(Kansas City, Kan., August 18, 2008) – The U.S. Environmental Protection Agency is currently sampling soil and water from private wells at residences in Moniteau and Miller counties. The samples collected by EPA are being screened for the presence of lead and other metals. There is no cost to the property owner or resident for the sampling.
For most of its history, Missouri was the largest lead producer in the country. Historical records show that lead was first mined in Moniteau County in 1841 and in Miller County in the 1850s. Lead mining, smelting and milling has contributed to lead contamination in soils and water in various locations throughout the state.
Previous sampling in the Central Mining District (Camden, Cole, Miller, Moniteau and Morgan counties) has identified some private water wells with lead, arsenic, or cadmium at concentrations above health-based drinking water standards. Lead is a toxic metal that is harmful if inhaled or swallowed. Children are more sensitive to lead than adults and can develop life-long learning disabilities and behavior problems from lead exposure.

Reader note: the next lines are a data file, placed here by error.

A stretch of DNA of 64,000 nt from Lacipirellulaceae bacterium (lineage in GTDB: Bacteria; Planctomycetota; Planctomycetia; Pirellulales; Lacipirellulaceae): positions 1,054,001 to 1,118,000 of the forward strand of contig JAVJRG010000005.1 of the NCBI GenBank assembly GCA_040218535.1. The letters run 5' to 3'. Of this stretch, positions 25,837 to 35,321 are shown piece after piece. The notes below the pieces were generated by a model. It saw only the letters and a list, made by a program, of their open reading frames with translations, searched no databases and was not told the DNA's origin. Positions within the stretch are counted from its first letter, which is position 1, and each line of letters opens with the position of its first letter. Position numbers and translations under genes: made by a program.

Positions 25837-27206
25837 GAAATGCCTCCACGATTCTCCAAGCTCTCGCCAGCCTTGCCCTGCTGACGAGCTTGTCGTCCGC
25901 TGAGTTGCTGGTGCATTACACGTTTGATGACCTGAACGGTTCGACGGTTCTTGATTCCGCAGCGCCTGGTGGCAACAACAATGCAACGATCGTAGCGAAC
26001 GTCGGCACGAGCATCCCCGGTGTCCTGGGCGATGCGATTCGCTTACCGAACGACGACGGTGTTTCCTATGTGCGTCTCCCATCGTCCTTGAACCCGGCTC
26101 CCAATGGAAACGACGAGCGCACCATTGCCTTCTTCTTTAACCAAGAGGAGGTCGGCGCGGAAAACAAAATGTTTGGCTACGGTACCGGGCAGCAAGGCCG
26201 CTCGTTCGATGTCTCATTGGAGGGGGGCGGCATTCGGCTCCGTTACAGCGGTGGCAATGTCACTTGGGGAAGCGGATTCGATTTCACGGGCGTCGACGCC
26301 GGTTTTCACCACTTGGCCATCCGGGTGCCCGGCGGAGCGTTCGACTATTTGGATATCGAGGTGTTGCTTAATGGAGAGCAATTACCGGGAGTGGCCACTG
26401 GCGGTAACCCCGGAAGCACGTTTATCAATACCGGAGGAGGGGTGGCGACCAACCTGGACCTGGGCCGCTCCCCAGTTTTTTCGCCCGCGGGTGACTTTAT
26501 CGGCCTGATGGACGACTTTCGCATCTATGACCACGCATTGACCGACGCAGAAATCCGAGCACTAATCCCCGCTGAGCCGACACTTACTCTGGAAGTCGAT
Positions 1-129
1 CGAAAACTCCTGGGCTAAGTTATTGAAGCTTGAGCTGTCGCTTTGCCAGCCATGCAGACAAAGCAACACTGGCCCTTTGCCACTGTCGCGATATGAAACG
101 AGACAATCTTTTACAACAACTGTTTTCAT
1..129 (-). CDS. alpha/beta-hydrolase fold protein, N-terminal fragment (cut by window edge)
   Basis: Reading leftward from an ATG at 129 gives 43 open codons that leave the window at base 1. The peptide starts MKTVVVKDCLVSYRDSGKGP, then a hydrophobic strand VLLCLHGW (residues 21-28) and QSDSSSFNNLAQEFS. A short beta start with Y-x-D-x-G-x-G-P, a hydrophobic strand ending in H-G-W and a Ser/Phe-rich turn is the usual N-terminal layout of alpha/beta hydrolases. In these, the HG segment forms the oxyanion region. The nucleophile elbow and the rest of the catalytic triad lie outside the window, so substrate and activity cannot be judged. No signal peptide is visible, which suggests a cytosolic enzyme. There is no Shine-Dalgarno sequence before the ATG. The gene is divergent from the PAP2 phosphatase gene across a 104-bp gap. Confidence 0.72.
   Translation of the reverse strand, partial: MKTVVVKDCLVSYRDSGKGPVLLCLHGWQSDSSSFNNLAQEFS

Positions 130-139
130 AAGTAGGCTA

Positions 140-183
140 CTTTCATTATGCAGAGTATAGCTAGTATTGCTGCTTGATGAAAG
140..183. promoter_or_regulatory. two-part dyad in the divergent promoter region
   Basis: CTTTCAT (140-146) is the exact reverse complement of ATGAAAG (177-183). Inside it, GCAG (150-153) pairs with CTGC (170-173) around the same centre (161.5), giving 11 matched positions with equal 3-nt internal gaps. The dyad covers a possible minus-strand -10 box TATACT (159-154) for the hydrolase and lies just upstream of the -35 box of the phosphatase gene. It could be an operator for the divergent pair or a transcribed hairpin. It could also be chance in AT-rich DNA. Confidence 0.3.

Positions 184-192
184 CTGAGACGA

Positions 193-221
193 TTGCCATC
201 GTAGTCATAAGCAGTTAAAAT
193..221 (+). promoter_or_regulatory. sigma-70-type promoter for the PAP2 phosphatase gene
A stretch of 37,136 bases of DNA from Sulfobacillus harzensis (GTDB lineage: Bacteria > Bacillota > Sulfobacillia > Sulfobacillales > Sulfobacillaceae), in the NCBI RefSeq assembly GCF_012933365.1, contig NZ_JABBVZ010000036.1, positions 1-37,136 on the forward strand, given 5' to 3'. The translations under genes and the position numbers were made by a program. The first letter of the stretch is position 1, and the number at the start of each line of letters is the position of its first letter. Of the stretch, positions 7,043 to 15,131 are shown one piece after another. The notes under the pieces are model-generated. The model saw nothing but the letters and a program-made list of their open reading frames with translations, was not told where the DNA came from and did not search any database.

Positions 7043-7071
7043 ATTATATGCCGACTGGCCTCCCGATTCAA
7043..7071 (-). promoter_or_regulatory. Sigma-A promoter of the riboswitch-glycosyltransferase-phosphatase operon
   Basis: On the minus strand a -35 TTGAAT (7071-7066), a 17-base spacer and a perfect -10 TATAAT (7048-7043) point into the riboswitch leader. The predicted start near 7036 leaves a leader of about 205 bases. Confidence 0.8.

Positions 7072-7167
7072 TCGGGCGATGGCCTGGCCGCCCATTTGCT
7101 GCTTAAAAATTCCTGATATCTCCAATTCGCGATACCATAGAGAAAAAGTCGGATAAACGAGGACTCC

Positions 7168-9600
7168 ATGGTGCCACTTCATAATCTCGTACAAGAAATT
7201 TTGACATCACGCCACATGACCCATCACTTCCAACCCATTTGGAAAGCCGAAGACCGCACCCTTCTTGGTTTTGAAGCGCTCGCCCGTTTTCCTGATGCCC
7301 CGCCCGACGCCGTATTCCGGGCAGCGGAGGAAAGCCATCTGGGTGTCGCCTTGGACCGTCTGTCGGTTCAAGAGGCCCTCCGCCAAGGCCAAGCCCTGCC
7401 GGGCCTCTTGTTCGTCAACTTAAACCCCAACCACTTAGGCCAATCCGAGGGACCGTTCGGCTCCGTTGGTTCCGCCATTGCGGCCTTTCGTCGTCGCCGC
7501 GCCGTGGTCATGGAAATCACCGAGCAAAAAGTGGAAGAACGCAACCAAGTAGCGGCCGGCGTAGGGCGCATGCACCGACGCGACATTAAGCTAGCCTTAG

EPA will only collect samples after the property owner has granted access. The sampling will be performed by a team of EPA contractors carrying proper identification. Sampling will take less than 30 minutes and the results will be reported to the resident within two months. Residents do not need to be home when the samples are collected. Water samples are typically collected from an outside spigot, so home entry is not usually required.